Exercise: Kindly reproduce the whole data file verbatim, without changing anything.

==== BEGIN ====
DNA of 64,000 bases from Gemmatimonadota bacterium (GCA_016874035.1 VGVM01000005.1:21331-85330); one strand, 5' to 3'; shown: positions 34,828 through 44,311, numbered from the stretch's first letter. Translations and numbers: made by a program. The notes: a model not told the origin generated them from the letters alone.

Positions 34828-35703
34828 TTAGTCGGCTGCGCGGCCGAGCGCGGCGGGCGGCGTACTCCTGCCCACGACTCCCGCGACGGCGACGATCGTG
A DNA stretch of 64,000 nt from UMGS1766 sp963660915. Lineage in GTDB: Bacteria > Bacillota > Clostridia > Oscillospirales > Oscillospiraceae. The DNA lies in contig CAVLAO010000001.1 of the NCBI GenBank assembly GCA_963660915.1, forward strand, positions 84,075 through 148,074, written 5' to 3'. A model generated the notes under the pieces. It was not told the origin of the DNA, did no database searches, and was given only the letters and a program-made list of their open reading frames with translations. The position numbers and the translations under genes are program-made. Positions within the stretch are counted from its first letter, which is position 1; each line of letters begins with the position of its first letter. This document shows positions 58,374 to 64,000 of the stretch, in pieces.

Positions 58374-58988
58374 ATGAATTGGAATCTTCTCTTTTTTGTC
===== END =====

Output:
DNA of 64,000 bases from Gemmatimonadota bacterium (GCA_016874035.1 VGVM01000005.1:21331-85330); one strand, 5' to 3'; shown: positions 34,828 through 44,311, numbered from the stretch's first letter. Translations and numbers: made by a program. The notes: a model not told the origin generated them from the letters alone.

Positions 34828-35703
34828 TTAGTCGGCTGCGCGGCCGAGCGCGGCGGGCGGCGTACTCCTGCCCACGACTCCCGCGACGGCGACGATCGTG
A DNA stretch of 64,000 nt from UMGS1766 sp963660915. Lineage in GTDB: Bacteria > Bacillota > Clostridia > Oscillospirales > Oscillospiraceae. The DNA lies in contig CAVLAO010000001.1 of the NCBI GenBank assembly GCA_963660915.1, forward strand, positions 84,075 through 148,074, written 5' to 3'. A model generated the notes under the pieces. It was not told the origin of the DNA, did no database searches, and was given only the letters and a program-made list of their open reading frames with translations. The position numbers and the translations under genes are program-made. Positions within the stretch are counted from its first letter, which is position 1; each line of letters begins with the position of its first letter. This document shows positions 58,374 to 64,000 of the stretch, in pieces.

Positions 58374-58988
58374 ATGAATTGGAATCTTCTCTTTTTTGTC